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Battery Swapping VS Charging Station: Which one will prevail in India?
Simran Kaur
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Published on 22nd Jun 22

Battery Swapping VS Charging Station: Which one will prevail in India?

Globally, there is a shift towards electric mobility. Governments are setting lofty targets, corporations are investing in technology and capabilities, emerging enterprises are competing for a piece of the pie, and organisations are publishing studies that explain the reasoning behind this inevitable shift.

Although statistics indicate that the use of battery-powered vehicles is on the rise, the challenge of how to transmit electricity to these devices persists. Contrary to popular belief, incentives are presently driving the uptake of electric vehicles. After the subsidy period ends in the future, will swapping be the most convenient option for consumers? Let's discover!

Are Indian Consumers Likely to Adopt Swapping?

Electric vehicle supplied plug-in chargers are slow and can only charge one vehicle at a time. Even when the manufacturer provides quick-charging technology, the user must wait at least an hour and a half. Despite efforts to standardise these running techniques, there are hurdles in both cases. Introducing charging stations requires large investments in both the necessary equipment and the area on which the stations will be situated. Additionally, EV-specific stations can be added to existing stations, however this involves a redesign of the station's layout.

However, replacing batteries appears more convenient. Companies like Tata and Shell intend to increase the number of charging stations around the country. Moreover, numerous companies are developing and investing in the subject. The United States and Europe have a reputation for being early adopters of new technologies, but battery replacement has not yet achieved general acceptability. Nio, a Chinese maker of electric vehicles, has already established over 700 battery swap stations in China.

In India, two- and three-wheeled vehicles are gaining popularity more rapidly than four-wheeled vehicles. Which is why, swapping makes sense. When the battery weight is decreased to 10 kg and its range is expanded to 80-100 km, these become a win-win situation for all parties involved.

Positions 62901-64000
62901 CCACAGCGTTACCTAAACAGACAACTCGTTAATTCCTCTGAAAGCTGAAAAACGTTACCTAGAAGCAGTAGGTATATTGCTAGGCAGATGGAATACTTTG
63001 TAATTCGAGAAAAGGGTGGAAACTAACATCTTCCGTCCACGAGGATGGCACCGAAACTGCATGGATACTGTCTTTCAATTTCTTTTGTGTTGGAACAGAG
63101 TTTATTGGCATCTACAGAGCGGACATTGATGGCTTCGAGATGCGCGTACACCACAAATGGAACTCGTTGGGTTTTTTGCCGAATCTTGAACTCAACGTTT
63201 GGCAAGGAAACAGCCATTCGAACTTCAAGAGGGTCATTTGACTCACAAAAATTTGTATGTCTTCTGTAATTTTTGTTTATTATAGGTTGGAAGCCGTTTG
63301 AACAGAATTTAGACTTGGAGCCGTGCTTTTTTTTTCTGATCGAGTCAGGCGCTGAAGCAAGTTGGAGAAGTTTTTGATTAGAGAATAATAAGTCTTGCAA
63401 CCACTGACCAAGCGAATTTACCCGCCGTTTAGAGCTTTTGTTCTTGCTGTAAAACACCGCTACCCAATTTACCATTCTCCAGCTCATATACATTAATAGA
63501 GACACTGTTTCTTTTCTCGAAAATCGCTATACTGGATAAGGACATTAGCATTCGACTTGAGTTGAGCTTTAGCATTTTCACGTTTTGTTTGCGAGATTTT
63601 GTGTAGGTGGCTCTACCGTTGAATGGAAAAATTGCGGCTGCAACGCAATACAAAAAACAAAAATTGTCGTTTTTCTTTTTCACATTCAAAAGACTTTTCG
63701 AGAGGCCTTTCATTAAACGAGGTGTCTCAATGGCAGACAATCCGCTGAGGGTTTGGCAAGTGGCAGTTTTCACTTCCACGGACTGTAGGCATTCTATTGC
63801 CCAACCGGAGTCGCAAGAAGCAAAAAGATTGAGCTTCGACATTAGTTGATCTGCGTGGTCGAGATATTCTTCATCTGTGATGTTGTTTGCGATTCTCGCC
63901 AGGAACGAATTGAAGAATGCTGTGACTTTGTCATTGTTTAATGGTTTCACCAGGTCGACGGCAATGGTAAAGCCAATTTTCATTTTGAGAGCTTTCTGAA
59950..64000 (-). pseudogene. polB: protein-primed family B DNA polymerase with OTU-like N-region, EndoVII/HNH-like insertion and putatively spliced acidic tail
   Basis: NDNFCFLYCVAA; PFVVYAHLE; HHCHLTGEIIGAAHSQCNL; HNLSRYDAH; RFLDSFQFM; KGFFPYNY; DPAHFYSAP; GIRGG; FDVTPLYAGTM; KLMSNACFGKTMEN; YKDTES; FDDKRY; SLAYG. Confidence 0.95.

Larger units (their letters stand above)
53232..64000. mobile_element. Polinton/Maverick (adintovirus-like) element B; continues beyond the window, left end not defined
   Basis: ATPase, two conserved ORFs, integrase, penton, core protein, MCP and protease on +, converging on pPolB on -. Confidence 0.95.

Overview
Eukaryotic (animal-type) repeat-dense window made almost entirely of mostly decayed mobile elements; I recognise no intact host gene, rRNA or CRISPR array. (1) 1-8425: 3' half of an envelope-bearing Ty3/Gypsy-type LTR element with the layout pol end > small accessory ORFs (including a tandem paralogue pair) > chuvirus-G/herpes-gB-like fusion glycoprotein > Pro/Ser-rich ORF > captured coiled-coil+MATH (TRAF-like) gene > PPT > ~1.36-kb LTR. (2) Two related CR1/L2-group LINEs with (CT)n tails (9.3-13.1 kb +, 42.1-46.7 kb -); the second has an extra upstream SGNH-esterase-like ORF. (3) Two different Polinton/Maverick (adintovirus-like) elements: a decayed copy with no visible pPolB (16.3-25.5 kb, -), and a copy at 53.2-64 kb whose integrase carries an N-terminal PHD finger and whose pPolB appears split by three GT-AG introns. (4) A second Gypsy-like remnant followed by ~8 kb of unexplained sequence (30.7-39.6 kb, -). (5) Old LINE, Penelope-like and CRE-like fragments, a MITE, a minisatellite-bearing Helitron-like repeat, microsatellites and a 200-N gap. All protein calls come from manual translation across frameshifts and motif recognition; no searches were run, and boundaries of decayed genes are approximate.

The cost of implementing battery swap systems for four-wheelers and bigger commercial vehicles would significantly increase, reducing the viability of battery swapping for vehicles larger than three-wheelers. This is because the battery packs used in such vehicles are heavier and may demand the use of robots and automation to achieve success.

It is vital to understand that batteries account for around 40 percent of the entire cost of an electric vehicle. Long-term, shifting stations can help OEMs reduce the cost component for both consumers and themselves. Producing batteries for an electric vehicle that costs Rs 1 lakh costs the manufacturer Rs 40,000.

Battery swapping allows drivers to continue driving without worrying about the state of their batteries. They can utilise their devices without concern for battery life and enjoy the advantages of the new technology. With centralized administration, closed-loop management system batteries can be reused in energy and solar applications. Sounds Promising?

The Problem With Data Sharing And Standardization

As battery changing appears to be the most practical option, a standardised is required. The FAME-II programme is based on the concept of fixed batteries; therefore, it must be expanded and made more flexible in terms of the swapping policy. The ISO standards for battery changing are also in development. As every business and product is unique, so too are its batteries. It is difficult to convince manufacturers to establish a single standard for the development of batteries since there is a constant struggle for control.

However, brands and OEMs use their battery technology to distinguish themselves from the competitors. If all EVs have the same range and battery capacity, the competition will be determined by price. Wouldn't OEMs and brands lose a substantial portion of their competitive edge? There are worldwide corporations building consortiums to standardise EV battery production, but in India no such consortiums are being formed. As battery capacity decreases, users may experience decreasing mileage, and there are no promises that a fully-charged battery put into a car will last as long as the previous battery.


Should You Swap Or Not?

Battery-as-a-service business models, which might range from monthly to yearly to daily subscriptions, could represent an opportunity for EV entrepreneurs when it comes to battery changing. To complement the forthcoming battery swapping strategy, it is also unclear whether brands and OEMs would coordinate and work on the same sort of batteries.

Have you taken note?

You can locate EV everywhere you go. Government, Institutes, and Businesses are all building an EV-Ready Infrastructure for the upcoming surge of EV Vehicles. The EV fast-charging stations are now capable of recharging up to 80 percent of batteries within 10 to 15 minutes. Fast charging has also substantially resolved concerns regarding battery compatibility, as only charging standards, and not the entire BMS or battery manufacturer, are required to be synchronized.

Almost certainly, the government will promote both fast charging and swapping, allowing the market to determine which of the two ultimately prevails. As long as we're accelerating the EV Shift, we are winning!

Soumyadeep Keshri
great article!
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